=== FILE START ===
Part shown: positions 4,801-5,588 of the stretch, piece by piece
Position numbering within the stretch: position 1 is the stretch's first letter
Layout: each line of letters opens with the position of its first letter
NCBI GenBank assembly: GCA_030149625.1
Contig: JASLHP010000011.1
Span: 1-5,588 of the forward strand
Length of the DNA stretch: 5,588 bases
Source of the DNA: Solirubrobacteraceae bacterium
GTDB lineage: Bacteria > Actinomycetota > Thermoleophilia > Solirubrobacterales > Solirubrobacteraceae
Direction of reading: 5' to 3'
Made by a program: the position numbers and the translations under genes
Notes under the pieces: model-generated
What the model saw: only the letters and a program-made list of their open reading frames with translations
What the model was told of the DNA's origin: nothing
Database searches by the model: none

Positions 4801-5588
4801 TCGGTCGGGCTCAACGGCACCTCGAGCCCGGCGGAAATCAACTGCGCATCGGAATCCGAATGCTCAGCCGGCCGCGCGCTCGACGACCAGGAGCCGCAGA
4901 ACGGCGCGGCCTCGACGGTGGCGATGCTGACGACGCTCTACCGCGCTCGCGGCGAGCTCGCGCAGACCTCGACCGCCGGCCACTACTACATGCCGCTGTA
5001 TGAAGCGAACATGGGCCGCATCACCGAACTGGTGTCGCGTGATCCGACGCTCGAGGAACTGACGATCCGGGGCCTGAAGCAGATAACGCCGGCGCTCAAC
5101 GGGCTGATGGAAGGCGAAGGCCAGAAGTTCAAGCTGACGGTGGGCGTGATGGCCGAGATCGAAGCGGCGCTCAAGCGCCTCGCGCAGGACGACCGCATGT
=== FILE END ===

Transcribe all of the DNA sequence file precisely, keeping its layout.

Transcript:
Part shown: positions 4,801-5,588 of the stretch, piece by piece
Position numbering within the stretch: position 1 is the stretch's first letter
Layout: each line of letters opens with the position of its first letter
NCBI GenBank assembly: GCA_030149625.1
Contig: JASLHP010000011.1
Span: 1-5,588 of the forward strand
Length of the DNA stretch: 5,588 bases
Source of the DNA: Solirubrobacteraceae bacterium
GTDB lineage: Bacteria > Actinomycetota > Thermoleophilia > Solirubrobacterales > Solirubrobacteraceae
Direction of reading: 5' to 3'
Made by a program: the position numbers and the translations under genes
Notes under the pieces: model-generated
What the model saw: only the letters and a program-made list of their open reading frames with translations
What the model was told of the DNA's origin: nothing
Database searches by the model: none

Positions 4801-5588
4801 TCGGTCGGGCTCAACGGCACCTCGAGCCCGGCGGAAATCAACTGCGCATCGGAATCCGAATGCTCAGCCGGCCGCGCGCTCGACGACCAGGAGCCGCAGA
4901 ACGGCGCGGCCTCGACGGTGGCGATGCTGACGACGCTCTACCGCGCTCGCGGCGAGCTCGCGCAGACCTCGACCGCCGGCCACTACTACATGCCGCTGTA
5001 TGAAGCGAACATGGGCCGCATCACCGAACTGGTGTCGCGTGATCCGACGCTCGAGGAACTGACGATCCGGGGCCTGAAGCAGATAACGCCGGCGCTCAAC
5101 GGGCTGATGGAAGGCGAAGGCCAGAAGTTCAAGCTGACGGTGGGCGTGATGGCCGAGATCGAAGCGGCGCTCAAGCGCCTCGCGCAGGACGACCGCATGT